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let $PWD = /Unix_Volume/Users/a/b/c/d

I would expect:

echo $PWD | perl -ne 'if( /(\w+)[^\/]/ ){ print $1; }'

to display "Unix_Volume". However, it displays "Unix_Volum." Why doesn't the regex capture the last character?

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I want to unask this question. use Path::Class; (file '/Unix_Volume/Users/a/b/c/d')->parent->dir_list; returns ('', qw(Unix_Volume Users a b c)). – daxim Mar 11 '11 at 16:15
up vote 1 down vote accepted

Since \w doesen't have a forward slash in its class, why do you need [^\/] ?

/(\w+)/ will do. It captures the first occurance of this class.

edit: /.*\b(\w+)/ to capture the last occurance.

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(\w+) => Unix_Volum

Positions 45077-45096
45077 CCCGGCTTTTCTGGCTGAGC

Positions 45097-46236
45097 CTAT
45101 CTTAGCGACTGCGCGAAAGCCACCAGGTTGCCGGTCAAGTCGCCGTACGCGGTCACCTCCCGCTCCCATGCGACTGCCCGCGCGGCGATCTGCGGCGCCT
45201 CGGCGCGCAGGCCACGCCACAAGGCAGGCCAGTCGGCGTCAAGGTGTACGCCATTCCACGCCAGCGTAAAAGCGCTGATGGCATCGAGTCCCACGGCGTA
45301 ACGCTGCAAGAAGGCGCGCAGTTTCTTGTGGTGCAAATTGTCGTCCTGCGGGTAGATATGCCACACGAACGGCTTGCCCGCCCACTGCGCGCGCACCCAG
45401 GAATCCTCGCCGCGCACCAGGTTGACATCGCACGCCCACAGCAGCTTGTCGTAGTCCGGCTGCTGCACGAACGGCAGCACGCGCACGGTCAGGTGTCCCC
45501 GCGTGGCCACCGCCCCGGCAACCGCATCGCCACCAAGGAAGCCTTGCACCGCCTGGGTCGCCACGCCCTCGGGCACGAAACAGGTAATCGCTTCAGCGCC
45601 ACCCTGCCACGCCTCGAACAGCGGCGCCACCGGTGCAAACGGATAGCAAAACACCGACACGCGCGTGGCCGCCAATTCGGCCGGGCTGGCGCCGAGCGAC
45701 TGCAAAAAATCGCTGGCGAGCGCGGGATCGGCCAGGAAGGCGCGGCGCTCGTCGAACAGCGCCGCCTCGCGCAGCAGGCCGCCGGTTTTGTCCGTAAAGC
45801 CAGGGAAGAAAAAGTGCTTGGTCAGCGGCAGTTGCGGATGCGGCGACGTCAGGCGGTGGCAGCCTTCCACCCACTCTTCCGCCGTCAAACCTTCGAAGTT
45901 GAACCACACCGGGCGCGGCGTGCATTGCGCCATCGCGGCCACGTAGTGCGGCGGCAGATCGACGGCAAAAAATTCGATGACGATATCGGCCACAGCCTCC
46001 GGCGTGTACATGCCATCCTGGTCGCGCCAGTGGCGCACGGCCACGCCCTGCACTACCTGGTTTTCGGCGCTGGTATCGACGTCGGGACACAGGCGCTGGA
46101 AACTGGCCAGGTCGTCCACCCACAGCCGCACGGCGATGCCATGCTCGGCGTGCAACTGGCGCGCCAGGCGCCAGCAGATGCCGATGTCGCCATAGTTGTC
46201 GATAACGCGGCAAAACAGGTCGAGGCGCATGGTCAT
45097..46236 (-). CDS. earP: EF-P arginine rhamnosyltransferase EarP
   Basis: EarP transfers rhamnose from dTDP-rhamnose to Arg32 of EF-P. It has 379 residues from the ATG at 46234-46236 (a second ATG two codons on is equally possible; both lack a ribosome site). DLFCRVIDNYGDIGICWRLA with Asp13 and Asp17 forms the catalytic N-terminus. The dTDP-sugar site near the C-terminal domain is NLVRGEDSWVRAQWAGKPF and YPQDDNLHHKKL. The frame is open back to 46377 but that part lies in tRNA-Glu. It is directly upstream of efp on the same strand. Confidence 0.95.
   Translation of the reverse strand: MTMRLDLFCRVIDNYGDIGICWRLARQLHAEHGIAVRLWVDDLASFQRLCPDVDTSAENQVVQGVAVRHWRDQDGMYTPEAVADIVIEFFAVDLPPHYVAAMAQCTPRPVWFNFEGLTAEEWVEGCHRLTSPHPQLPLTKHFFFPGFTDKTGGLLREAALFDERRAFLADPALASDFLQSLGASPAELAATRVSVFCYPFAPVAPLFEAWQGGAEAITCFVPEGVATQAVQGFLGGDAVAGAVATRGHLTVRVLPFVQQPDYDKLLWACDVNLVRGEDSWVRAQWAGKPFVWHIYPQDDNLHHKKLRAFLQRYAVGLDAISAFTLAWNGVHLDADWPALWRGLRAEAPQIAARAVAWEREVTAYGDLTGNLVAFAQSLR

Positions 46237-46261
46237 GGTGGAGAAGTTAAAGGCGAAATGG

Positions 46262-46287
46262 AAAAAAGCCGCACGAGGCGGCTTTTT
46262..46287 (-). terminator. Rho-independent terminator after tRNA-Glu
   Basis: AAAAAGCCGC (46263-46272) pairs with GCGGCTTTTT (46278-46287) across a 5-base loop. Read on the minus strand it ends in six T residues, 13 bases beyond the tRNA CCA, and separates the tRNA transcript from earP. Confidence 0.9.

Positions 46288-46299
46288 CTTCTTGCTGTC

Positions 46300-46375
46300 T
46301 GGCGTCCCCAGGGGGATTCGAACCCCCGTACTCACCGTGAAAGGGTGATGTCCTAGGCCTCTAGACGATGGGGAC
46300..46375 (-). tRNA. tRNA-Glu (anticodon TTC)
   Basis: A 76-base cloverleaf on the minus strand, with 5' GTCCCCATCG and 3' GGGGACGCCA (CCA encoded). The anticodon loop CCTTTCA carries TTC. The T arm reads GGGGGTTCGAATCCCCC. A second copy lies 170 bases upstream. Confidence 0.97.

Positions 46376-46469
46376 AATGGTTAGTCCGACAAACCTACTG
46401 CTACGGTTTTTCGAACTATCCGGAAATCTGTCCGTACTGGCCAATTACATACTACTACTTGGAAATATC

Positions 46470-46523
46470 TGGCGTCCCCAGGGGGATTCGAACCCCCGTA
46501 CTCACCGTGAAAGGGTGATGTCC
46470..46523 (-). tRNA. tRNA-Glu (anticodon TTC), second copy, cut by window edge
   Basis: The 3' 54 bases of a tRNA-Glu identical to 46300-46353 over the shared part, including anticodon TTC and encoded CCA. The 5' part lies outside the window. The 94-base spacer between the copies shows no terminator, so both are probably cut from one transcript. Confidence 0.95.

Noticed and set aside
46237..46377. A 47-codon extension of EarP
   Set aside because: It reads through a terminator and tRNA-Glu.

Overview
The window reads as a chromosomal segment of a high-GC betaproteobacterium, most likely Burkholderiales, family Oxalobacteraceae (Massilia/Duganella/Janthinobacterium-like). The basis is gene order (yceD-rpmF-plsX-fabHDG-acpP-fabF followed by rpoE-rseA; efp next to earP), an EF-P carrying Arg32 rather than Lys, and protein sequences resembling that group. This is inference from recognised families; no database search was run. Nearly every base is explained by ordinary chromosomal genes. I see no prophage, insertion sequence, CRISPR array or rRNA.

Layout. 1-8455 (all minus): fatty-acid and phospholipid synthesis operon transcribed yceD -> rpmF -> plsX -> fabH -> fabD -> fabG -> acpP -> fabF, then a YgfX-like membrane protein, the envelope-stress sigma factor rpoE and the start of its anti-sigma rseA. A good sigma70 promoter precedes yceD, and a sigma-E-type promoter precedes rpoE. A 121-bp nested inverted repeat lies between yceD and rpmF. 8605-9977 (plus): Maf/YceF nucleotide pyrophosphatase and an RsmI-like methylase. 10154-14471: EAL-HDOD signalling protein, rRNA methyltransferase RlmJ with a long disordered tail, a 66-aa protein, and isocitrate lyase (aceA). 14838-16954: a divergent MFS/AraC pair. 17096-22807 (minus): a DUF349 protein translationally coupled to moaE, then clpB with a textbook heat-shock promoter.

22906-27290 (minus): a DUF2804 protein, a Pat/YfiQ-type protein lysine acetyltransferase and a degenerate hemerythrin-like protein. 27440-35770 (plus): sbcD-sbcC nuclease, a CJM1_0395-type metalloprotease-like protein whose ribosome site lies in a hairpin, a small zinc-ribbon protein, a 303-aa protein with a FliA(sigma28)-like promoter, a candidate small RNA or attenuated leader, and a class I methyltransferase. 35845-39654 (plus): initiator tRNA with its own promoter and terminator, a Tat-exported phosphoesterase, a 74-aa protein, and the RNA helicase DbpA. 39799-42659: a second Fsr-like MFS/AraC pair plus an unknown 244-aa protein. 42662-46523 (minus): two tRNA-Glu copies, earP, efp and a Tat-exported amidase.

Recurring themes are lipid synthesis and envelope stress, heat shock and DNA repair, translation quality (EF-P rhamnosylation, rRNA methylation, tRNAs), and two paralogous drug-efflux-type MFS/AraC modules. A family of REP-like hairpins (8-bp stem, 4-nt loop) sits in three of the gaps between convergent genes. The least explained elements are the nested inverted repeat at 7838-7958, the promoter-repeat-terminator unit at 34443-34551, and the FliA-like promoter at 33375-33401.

[^\/] => e (not a /)

/ => /

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+1, beat me to it. [^\/] is forcing it to capture just one more character before it reaches a /. – Brad Christie Mar 11 '11 at 16:01


export PWD=/Unix_Volume/Users/a/b/c/d
perl -MFile::Spec -e'print((File::Spec->splitdir($ENV{_pwd}))[1],"\n")'

You should always use the modules that come with Perl where possible. For a list of them, see perldoc perlmodlib.

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The (\w+)group matches and captures the word characters "Unix_Volume" greedily, leaving the position at the / after "Unix_Volume".

The [^\/] class forces the engine to back up (the greedy + quantifier gives up characters it's matched to satisfy atoms that follow it) to match a character that is not "/", matching the "e" at the end of "Unix_Volume". Since the matched "e" is outside the capturing group you're left with "Unix_Volum" in $1.

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